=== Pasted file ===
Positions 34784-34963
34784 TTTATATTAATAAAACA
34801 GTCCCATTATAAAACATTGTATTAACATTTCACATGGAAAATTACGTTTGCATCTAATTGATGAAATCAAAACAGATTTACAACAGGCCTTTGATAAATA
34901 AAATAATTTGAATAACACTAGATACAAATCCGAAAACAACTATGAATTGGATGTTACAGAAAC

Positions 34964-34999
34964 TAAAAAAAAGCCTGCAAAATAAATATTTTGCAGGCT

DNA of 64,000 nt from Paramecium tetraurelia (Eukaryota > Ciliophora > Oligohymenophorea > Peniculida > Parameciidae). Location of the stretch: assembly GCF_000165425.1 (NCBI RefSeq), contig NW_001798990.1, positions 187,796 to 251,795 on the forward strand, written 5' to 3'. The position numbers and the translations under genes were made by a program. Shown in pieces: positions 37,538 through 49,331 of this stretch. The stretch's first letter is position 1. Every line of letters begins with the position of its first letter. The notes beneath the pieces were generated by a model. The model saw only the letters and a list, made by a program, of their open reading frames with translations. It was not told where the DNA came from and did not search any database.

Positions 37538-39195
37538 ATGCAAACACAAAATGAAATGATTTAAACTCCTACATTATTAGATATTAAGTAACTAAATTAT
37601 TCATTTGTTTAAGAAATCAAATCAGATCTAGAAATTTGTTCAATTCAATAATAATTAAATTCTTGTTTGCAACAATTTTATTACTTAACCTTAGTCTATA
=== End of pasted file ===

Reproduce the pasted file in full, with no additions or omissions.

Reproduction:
Positions 34784-34963
34784 TTTATATTAATAAAACA
34801 GTCCCATTATAAAACATTGTATTAACATTTCACATGGAAAATTACGTTTGCATCTAATTGATGAAATCAAAACAGATTTACAACAGGCCTTTGATAAATA
34901 AAATAATTTGAATAACACTAGATACAAATCCGAAAACAACTATGAATTGGATGTTACAGAAAC

Positions 34964-34999
34964 TAAAAAAAAGCCTGCAAAATAAATATTTTGCAGGCT

DNA of 64,000 nt from Paramecium tetraurelia (Eukaryota > Ciliophora > Oligohymenophorea > Peniculida > Parameciidae). Location of the stretch: assembly GCF_000165425.1 (NCBI RefSeq), contig NW_001798990.1, positions 187,796 to 251,795 on the forward strand, written 5' to 3'. The position numbers and the translations under genes were made by a program. Shown in pieces: positions 37,538 through 49,331 of this stretch. The stretch's first letter is position 1. Every line of letters begins with the position of its first letter. The notes beneath the pieces were generated by a model. The model saw only the letters and a list, made by a program, of their open reading frames with translations. It was not told where the DNA came from and did not search any database.

Positions 37538-39195
37538 ATGCAAACACAAAATGAAATGATTTAAACTCCTACATTATTAGATATTAAGTAACTAAATTAT
37601 TCATTTGTTTAAGAAATCAAATCAGATCTAGAAATTTGTTCAATTCAATAATAATTAAATTCTTGTTTGCAACAATTTTATTACTTAACCTTAGTCTATA